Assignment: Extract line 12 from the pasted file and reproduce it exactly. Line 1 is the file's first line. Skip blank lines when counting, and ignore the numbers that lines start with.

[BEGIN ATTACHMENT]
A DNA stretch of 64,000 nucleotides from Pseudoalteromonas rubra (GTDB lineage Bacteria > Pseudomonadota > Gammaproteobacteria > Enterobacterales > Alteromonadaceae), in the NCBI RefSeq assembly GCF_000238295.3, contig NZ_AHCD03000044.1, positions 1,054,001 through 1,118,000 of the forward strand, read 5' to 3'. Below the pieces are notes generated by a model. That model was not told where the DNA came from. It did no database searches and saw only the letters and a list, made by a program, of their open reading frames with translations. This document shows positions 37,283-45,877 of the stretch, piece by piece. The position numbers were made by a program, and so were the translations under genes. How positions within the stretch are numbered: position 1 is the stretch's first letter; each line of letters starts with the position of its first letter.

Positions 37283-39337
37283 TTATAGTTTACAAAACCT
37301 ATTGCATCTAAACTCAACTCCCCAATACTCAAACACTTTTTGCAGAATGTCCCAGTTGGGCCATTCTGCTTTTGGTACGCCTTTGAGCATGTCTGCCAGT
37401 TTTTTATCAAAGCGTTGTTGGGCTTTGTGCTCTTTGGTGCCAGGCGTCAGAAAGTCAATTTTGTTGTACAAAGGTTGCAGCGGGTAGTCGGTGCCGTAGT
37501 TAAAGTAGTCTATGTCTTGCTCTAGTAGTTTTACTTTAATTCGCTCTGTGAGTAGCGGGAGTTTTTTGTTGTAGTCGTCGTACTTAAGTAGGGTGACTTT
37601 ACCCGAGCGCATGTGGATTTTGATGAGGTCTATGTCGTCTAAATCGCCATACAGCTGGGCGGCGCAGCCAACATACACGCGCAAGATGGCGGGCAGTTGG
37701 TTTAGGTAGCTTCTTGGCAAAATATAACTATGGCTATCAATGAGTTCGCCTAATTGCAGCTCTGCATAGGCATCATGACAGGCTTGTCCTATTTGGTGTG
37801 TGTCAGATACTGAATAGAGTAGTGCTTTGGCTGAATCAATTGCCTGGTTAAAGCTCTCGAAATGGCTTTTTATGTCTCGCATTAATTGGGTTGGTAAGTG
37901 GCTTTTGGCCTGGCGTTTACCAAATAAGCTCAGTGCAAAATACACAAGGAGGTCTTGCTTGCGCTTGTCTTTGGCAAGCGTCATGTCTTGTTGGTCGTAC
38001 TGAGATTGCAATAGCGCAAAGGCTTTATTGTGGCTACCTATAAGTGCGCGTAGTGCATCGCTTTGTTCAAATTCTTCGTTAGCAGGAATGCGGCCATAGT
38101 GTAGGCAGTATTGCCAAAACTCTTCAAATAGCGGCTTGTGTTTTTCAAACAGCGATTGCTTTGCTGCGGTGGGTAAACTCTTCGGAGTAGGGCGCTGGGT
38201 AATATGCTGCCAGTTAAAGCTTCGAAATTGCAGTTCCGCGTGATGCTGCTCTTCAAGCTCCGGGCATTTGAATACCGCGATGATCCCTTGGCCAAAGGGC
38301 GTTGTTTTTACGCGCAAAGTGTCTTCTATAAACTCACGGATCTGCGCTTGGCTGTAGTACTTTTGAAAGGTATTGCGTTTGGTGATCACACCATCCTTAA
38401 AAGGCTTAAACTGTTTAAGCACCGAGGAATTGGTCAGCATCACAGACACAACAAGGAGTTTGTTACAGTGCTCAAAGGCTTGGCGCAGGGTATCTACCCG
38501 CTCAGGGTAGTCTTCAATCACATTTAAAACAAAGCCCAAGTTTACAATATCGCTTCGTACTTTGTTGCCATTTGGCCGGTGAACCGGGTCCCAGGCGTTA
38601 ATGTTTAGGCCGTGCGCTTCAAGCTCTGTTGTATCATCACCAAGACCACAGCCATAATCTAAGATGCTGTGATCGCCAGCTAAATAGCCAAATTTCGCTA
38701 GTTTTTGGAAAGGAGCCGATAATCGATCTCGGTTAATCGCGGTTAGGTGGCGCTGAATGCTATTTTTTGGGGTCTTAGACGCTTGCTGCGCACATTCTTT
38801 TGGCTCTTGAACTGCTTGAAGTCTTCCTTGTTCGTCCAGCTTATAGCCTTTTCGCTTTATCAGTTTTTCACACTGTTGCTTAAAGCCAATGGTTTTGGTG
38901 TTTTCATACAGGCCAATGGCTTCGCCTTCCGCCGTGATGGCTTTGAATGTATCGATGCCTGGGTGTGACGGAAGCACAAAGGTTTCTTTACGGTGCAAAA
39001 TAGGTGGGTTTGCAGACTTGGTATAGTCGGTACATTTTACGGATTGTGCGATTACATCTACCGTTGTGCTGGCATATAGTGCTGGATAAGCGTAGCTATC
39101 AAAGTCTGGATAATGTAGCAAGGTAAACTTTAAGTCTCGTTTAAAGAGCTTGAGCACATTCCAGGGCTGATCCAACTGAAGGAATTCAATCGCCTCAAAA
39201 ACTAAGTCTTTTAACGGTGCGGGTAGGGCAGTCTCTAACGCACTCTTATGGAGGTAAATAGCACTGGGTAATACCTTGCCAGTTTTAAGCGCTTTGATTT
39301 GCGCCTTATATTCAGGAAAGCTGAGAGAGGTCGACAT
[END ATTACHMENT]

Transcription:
38101 GTAGGCAGTATTGCCAAAACTCTTCAAATAGCGGCTTGTGTTTTTCAAACAGCGATTGCTTTGCTGCGGTGGGTAAACTCTTCGGAGTAGGGCGCTGGGT